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Troy Historical Society
Troy Michigan

"Preserving the Light for Future Generations"
Supporting the Troy Historic Village

Heritage Plan

The Troy Historical Society has embarked on a major effort, the Heritage Plan, to expand and improve the Troy Historic Village. Through the five projects of the Heritage Plan the Troy Historical Society will preserve the past for children and their families, Troy businesses and their employees, and visitors while providing a context for future generations. Due to economic conditions in Troy and Michigan, anticipated sources of funds have not materialized (yet) and progress on the Heritage Plan has slowed considerably. Currently the Society's main focus is on the management and operation of the Troy Historic Village after assuming control on July 1, 2011. However, the Society still plans to pursue the goals of the Heritage Plan and the eventual competion of all five projects.

1837 Niles-Barnard House
The goals of the Niles-Barnard House project included the purchase a lot west of the museum to expand the village and provide a location for the historic 1837 Niles-Barnard House, followed by an adaptive restoration of the structure. This house, donated on the condition that it be moved to the museum, was built in two parts, one-third prior to 1837, and two-thirds in 1837. It was built by one of Troy's founding pioneers, Johnson Niles, who named the community and spearheaded its early development. Norman Barnard purchased the house from the Niles descendents in 1941. In 1955, Troy Township leaders gathered with Township Supervisor Barnard in his home to develop a successful strategy for the township to incorporate as a home rule city. The Niles-Barnard House is considered the most historically significant structure in Troy. The lot was purchased with THS funds given to the City of Troy, and on October 20, 2011, the house was moved to the Historic Village. By September 2011 initial exterior reconstruction and repairs were almost complete. Interior restoration will begin at a future date when additional funding has been secured. While we wish to have the Niles-Barnard House open to the public as soon as we can, there is as yet no target date for public access.

Historic Barn / Visitor Center
The goals of the Historic Barn project included the purchase of a lot west of the museum to allow the relocation and restoration of a 19th century barn and the construction of a visitor center adjacent to the barn. The barn will be utilized to interpret the community's agricultural heritage and will serve as exhibit space for the museum's collection of farm implements and machinery. The visitor center will provide a safer and more accessable entrance to the Historic Village, a large multi-purpose room for programs and events, a village store, and offices for staff and volunteers. The lot was purchased with THS funds given to the City of Troy, and architectural plans have been prepared for locating and restoring a barn and for constructing a visitor center with an appearance that will complement the barn.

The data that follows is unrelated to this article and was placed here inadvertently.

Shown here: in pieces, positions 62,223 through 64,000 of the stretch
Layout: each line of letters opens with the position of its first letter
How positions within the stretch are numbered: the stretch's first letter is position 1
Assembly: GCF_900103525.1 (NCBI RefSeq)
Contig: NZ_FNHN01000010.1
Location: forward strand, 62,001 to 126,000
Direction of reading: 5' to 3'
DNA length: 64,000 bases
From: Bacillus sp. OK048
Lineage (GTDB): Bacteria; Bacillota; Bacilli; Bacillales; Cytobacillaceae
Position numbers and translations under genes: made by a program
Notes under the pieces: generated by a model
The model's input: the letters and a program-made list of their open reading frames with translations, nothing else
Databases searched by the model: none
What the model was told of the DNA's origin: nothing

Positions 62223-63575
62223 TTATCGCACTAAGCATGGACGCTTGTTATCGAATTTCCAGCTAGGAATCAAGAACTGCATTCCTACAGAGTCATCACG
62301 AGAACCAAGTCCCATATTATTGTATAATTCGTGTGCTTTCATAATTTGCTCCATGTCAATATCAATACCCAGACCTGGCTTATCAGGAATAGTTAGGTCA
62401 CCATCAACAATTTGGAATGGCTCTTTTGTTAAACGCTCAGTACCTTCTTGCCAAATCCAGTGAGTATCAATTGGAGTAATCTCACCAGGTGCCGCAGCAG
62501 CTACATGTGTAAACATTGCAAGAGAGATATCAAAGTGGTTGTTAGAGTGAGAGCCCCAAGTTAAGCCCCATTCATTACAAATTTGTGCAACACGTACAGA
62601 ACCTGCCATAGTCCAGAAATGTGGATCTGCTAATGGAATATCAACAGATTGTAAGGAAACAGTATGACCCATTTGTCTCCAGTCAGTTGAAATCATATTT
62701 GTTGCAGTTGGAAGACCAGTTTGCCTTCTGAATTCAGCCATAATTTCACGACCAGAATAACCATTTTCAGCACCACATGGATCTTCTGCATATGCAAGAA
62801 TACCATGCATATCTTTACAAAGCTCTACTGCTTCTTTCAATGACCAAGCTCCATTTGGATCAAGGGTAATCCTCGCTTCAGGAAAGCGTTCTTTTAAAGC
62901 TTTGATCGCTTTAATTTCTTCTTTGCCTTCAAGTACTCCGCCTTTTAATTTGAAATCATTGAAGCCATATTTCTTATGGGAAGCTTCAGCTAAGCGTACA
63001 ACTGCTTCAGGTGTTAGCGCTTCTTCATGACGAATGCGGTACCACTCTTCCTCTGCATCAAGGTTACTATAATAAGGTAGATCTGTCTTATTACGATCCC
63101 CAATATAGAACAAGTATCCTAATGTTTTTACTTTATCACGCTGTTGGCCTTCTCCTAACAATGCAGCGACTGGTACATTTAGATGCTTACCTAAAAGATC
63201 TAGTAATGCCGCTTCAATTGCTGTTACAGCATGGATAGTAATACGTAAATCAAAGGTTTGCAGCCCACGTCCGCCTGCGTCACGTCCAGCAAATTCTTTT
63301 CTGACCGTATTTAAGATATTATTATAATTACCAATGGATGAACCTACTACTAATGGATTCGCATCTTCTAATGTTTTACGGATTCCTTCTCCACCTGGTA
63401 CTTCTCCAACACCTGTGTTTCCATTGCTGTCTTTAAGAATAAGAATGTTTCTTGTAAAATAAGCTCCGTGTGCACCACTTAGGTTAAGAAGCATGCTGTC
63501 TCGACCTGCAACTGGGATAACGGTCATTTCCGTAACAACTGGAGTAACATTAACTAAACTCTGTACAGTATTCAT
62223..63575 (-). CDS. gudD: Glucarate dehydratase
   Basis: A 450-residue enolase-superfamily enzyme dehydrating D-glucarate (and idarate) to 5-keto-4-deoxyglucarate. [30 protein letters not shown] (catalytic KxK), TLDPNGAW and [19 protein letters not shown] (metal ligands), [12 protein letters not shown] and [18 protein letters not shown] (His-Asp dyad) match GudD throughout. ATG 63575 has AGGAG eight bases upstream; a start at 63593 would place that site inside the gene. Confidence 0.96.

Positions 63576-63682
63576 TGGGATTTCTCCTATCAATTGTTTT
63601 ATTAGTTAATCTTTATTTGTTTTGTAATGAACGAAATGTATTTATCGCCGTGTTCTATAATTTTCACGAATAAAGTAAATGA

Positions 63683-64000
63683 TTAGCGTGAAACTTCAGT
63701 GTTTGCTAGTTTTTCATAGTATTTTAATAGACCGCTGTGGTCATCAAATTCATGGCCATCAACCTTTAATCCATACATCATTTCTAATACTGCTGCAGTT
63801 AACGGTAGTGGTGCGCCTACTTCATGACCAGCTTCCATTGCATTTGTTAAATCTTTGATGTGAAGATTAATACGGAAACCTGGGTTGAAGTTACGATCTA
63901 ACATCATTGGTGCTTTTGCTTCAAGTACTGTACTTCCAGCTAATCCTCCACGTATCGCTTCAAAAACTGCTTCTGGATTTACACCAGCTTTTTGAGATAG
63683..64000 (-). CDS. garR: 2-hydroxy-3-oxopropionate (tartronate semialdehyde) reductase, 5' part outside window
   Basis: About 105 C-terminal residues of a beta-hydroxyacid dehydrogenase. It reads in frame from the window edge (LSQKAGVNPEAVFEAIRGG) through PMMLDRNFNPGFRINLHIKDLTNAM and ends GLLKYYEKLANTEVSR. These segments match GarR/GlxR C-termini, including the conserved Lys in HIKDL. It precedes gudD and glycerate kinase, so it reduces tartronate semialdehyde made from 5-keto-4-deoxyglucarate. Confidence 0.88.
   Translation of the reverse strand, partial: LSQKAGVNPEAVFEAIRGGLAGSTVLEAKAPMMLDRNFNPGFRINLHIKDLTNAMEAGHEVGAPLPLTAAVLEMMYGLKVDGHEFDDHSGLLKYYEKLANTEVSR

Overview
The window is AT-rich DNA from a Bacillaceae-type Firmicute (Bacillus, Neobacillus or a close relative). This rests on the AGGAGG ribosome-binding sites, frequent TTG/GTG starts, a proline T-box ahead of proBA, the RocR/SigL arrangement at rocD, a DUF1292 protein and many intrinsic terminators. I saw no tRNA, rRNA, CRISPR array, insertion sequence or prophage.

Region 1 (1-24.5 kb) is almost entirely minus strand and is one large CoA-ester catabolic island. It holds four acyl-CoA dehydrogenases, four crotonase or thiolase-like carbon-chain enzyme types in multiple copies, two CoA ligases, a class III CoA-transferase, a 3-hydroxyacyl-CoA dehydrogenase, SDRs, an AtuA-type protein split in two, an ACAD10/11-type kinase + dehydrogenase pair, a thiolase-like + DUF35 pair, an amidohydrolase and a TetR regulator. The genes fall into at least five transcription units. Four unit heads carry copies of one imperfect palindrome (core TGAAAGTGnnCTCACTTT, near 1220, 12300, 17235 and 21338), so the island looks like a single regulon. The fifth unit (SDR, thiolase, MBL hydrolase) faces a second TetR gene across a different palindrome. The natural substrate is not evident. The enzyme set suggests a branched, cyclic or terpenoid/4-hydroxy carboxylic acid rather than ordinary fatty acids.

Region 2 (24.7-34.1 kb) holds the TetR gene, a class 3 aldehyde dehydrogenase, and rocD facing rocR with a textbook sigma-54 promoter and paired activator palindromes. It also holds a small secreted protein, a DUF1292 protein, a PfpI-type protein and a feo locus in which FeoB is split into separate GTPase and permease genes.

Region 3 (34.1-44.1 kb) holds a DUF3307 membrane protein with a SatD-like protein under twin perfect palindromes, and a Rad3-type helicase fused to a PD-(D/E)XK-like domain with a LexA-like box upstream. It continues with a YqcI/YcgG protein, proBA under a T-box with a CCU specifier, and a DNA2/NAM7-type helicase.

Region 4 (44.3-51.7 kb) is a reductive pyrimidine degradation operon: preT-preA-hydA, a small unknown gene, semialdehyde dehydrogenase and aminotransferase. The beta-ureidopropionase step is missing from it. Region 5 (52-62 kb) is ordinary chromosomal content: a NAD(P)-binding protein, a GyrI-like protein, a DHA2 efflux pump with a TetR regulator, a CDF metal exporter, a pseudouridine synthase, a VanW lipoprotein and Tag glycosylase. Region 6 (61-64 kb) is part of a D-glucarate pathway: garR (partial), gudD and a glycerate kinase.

1927 Township Hall Adaptive Reuse
This project is the adaptation of the 1927 Troy Township Hall at the Village for principal use as an exhibit museum. New galleries will tell the story of Troy from its inception as a rural community of immigrant farmers and tradesmen from New York through its development into a dynamic and diverse "edge" city. The interpretation featured in permanent and rotating gallery exhibits will be continued and expanded through appropriate, non-intrusive signage in the Village's other structures and on the Village Green.

Maintenance Endowment Fund
This project will establish and fund a permanent endowment to assist the City of Troy with the maintenance of each of the historic buildings, Village Green grounds, and the archives located on the grounds of the Troy Historic Village.

Gateway to the Village Green
This project includes the development of a "Gateway to the Village Green" that will enhance the visual identity of the museum. It is proposed that the gateway will include the placement of a Detroit United Railway (DUR) car reminiscent of those cars that served the community from 1899 to 1931.

Donations and Pledges to the Society

Unrestricted donations and pledges to the General Fund of the Society are used for Society operations, including the projects of the Heritage Plan.

Donations to the Troy Historical Society are tax deductible according to IRS guidelines. All donations should be made payable to the Troy Historical Society.

Click on this link: Gift/Pledge Form for a gift and pledge form that you can print and fill out.

The gift and pledge form is in PDF format. To view and print the form, you need either Adobe Acrobat Reader or the PDF viewer plug-in for your browser. Most computers already have Adobe Acrobat Reader installed. If you need Adobe Acrobat Reader, download the free current version using this link: